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The coronavirus, officially termed COVID-19, continues to permeate the globe at an exponential rate, with countries large and small documenting new infections with each passing hour.
One week ago, there were at least 525,000 confirmed cases and almost 24,000 deaths as a result of the novel pathogen. But as of Thursday, April 9 there were well over 1.5 million infections recorded globally, and some 91,000 fatalities.
A month ago, a Fox News tabulation affirmed that there were some 63 countries that had not declared any known infections in their borders. Two weeks ago, there were only 19. One week ago, it was down to 15.
But as it currently stands, just 12 nations have not yet reported cases to world officials.
So which are they, and what is their population?
Comoros - 814,000
Kiribati - 116,300
Lesotho - 2.2 million
Palau - 21,000
Samoa - 196,440
Solomon Islands - 611,300
Tajikistan - 8.9 million
Tonga - 108,000
Turkmenistan - 5.8 million
Tuvalu - 11,192
Vanuatu - 276,250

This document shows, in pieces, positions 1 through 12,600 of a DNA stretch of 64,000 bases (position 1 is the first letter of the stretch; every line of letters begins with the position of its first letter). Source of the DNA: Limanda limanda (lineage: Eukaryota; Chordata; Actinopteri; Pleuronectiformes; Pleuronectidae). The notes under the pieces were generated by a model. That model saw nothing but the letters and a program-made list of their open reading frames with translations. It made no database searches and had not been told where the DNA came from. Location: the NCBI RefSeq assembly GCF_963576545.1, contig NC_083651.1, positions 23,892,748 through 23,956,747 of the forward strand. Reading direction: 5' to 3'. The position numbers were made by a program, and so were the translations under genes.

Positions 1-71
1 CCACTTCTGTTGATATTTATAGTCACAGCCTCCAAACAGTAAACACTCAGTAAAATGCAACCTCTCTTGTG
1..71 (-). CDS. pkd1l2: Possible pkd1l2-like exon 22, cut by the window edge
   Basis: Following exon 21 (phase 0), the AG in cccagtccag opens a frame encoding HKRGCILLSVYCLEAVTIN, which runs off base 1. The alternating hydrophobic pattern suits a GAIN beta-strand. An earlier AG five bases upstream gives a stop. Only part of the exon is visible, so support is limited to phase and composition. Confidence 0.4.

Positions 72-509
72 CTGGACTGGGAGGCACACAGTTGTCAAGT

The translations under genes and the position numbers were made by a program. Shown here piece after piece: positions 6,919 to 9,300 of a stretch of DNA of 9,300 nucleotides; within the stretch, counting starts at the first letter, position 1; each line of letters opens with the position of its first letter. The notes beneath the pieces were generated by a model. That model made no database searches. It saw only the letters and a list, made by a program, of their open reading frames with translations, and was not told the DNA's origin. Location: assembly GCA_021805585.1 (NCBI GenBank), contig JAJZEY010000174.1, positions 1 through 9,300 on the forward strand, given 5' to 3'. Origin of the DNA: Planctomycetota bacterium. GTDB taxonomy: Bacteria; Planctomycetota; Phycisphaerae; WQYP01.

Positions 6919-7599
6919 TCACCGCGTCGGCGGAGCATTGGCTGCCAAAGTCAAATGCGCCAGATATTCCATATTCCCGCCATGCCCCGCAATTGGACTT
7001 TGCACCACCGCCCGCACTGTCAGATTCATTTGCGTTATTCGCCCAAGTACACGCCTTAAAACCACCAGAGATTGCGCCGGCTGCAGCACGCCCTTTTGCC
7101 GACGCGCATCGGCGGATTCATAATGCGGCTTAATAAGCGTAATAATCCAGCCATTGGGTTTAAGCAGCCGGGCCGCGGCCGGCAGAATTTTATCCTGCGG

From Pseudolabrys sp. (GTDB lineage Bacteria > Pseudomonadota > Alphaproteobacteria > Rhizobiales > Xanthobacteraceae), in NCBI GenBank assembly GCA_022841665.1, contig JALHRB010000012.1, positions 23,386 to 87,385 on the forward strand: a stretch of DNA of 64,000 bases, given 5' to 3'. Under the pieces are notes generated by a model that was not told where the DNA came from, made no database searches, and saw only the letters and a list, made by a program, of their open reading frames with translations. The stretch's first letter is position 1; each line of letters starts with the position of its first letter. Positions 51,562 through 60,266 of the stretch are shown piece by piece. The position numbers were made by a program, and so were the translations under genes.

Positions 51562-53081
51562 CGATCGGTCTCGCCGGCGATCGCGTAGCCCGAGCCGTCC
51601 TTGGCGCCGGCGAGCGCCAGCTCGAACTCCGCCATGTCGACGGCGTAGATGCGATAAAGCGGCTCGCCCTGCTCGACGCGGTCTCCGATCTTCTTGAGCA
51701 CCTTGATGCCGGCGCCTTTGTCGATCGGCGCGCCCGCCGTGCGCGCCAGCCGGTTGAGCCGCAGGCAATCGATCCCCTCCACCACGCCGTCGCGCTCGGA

Yemen - 28.2 million
However, public health officials and global experts caution that just because a country has not yet reported a case of coronavirus, it does not mean that none exists. For some, there is simply a lack of testing resources available, and for other nations, it is a matter of authoritarian repression.
North Korea, which borders China – the hub from which the pandemic began late last year – has not even done so much as to acknowledge coronavirus. However, leaders inside the hermit kingdom are, according to regional reports and intelligence assessments, battling thousands of infections. The Financial Times reported that Pyongyang has "secretly" turned to international organizations and contacts in a bid for desperate help in controlling the spread.
"The government has testing kits and they know how to use them, but (the number of kits) is not sufficient," a source told the publication. "Hence, (officials) are requesting all organizations to support them in this regard."